Is Your ‘Right’ A Wrong In Disguise?

3 Feb

I’ve written so many blog posts in which I’ve censored myself, sacrificing bald truth at the altar of political correctness.  Even my most controversial posts have been censored to spare myself from the worst vitriol and vicious diatribe of those who might oppose my views yet, even censored, when I am about to hit that ‘publish’ button for a post I suspect will rain accusation from others upon my head, my heart pounds and my hands literally shake.  I read and then re-read my post countless times, looking for any statement or opinion that I might have forgotten to ‘PC’-up, anything that I think could be misinterpreted or misconstrued.  Why do I do this?  Because besides my own personal insecurity, people want to be offended.  We read blogs and articles looking for anything to pounce on, like vultures circling a field, searching endlessly for that whiff of carrion, that hint of wrong thinking that we can latch onto and launch an attack on the author about.  I say ‘we’ because I too, have been guilty of this, and often.

On more than one occasion I’ve read a post or an article and found the author’s attitude or opinion to be so offensive that I’ve felt justified– nay, duty-bound- to inform them of the error of their ways, and to do so in a manner which adequately expresses my displeasure with that error to the fullest extent; but justification alone doesn’t make something right.  Two wrongs don’t make a right, even when that second wrong feels oh-so-satisfying.  In reality, that little (or big) sense of satisfaction we get after blasting some blog author for being racist, insensitive, or just an outright idiot, should be our warning bell that we are approaching a matter in the wrong way, and for the wrong reason.

This intolerance we have for others expressing views or opinions we don’t share is the basis for every conflict in history.  The majority of humanity is plagued by an inherent conviction that our own beliefs are ‘right’, and that anyone who doesn’t share them should be heckled and harangued into conformity, and if that doesn’t work, forced into it.  Every single war throughout history started on an individual, interpersonal level.  Whether it was a belief, an opinion, an action… it all started with a single reaction that went unchecked, then spread like wildfire amongst those with similar beliefs, and the winner was whoever had the most friends.  The ‘herd’ mentality is quite strong in us humans.  Standing out, going against the flow, is dangerous business; it leaves one vulnerable- an easy target.  The need to be liked, to be part of the majority, is a survival instinct.

Am I saying that we shouldn’t say anything when we disagree or when we see wrongness being perpetrated, either in word or in deed?  Absolutely not.  What I am saying is that we need to check our approach carefully.  Have we re-read a post without the offensive words or attitudes and truly attempted to see the point the author was trying to make, or did we jump on our ‘PC’ bandwagon, waving our righteous flags of indignation because their approach to a point offended us?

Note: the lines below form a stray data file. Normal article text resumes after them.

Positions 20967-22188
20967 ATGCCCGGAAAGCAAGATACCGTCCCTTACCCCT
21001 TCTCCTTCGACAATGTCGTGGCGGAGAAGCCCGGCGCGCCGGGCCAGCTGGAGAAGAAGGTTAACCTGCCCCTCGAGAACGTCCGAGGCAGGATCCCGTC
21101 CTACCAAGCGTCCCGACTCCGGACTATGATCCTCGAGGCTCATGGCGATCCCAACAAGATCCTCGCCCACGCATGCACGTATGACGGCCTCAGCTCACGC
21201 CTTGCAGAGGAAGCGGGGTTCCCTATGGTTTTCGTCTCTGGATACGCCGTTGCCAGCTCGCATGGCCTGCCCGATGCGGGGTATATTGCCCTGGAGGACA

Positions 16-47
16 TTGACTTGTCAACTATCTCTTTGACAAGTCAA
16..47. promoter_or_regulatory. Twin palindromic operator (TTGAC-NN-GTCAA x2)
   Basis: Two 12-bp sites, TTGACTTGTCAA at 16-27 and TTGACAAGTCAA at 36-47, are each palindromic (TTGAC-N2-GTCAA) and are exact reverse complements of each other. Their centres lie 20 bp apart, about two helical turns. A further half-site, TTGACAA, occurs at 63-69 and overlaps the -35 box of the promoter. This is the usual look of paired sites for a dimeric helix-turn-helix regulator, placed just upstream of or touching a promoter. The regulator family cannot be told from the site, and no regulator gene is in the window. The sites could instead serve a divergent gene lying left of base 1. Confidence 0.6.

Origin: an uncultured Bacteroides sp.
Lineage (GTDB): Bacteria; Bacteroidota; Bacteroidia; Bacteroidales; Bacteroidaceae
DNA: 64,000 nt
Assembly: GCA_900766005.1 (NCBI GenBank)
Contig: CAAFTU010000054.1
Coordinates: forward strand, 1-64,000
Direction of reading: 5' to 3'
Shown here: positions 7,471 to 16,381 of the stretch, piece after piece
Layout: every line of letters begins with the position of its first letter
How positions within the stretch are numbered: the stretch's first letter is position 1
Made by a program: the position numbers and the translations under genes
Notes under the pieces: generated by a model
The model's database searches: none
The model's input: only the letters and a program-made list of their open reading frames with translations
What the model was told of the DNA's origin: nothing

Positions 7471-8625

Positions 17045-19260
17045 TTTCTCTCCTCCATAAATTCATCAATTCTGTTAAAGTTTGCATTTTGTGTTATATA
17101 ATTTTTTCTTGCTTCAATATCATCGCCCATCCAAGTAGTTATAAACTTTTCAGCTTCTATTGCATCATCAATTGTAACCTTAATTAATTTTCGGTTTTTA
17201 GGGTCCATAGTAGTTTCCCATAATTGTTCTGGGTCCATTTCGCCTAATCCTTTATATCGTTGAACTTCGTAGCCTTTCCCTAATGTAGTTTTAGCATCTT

A perfect example of this is an article that I ran across the other day titled ‘Why I Hate White Belly Dancers’.  First things first, hating anyone for anything on the basis of the color of their skin is racist.  All day long.  Without reading anything more than the title, I could have dismissed this article as being worthless, hate-mongering tripe and moved on.  However, being a blogger myself, I understand the allure of an offensive title disguising a ‘make you think’ article.  Upon giving the article a read, I discovered that the offensive title fit the article quite well.  It was as full of racism as the title suggested and yes, initially I was offended (even though I’m not a belly dancer).

At this point, I could have simply focused on her ‘attitude’ toward white women who not only publicly perform but even those who learn the dance itself.  I could have left, despising the author for her views or commented and expressed my offense at her words or done a myriad of other things, but what I did instead was pause for a moment and re-read her article.  I ignored her references to race or country of origin, and tried to see what she was actually trying to say, behind the bitterness toward one specific demographic.  What I found was an article that, with its racism and vitriol banished to never-never land, had basis and merit.  She did have just cause to feel anger and resentment and sadness, she was simply pointing her finger in the wrong direction.

After reading her article through fresh perspective, I then proceeded to the comments.  I saw plenty of people (of all races) who blasted her with both barrels because of her racism… but totally missed the valid points she was making.  I saw some supporting not only her points but her racism, as well.  I saw arguments break out between commenters about whether the article was or was not racist, although thankfully they were mild compared to some I have seen.

In the end, I chose to leave no comment at all.  Her views are based on her own feelings of race, culture, right and wrong.  There were plenty of people telling her how and why she was a racist.  There were plenty of people (okay, like two- but they were very very vocal) telling her why she was right and not a racist at all.  And there were even a fair number of people who were able to look past the racism and see the validity of the points beneath, applaud her for her good points and shake their fingers at her over the other.  I didn’t feel the need to jump on the bandwagon with any of them because anything I would have said (and in any manner in which I may have said it) had already been expressed.  What I did was walk- erm, click away with a deeper understanding of not only the manner in which culture and tradition are lost, but also a better idea of the proper and respectful way to participate in another culture’s traditions… and the knowledge that my participation alone would be enough for a minority of others to dislike me, simply because my skin is the wrong color; which may sound snarky at first glance, but it was truly a thought that had never even occurred to me, and if I had first encountered it in a real-life situation that was applicable to me, it would have wounded me to the core.  Now I at least know to expect it.  I learned something- several somethings in fact, and this would never have happened if I had not been able to put aside my initial reaction and look below the surface of her article.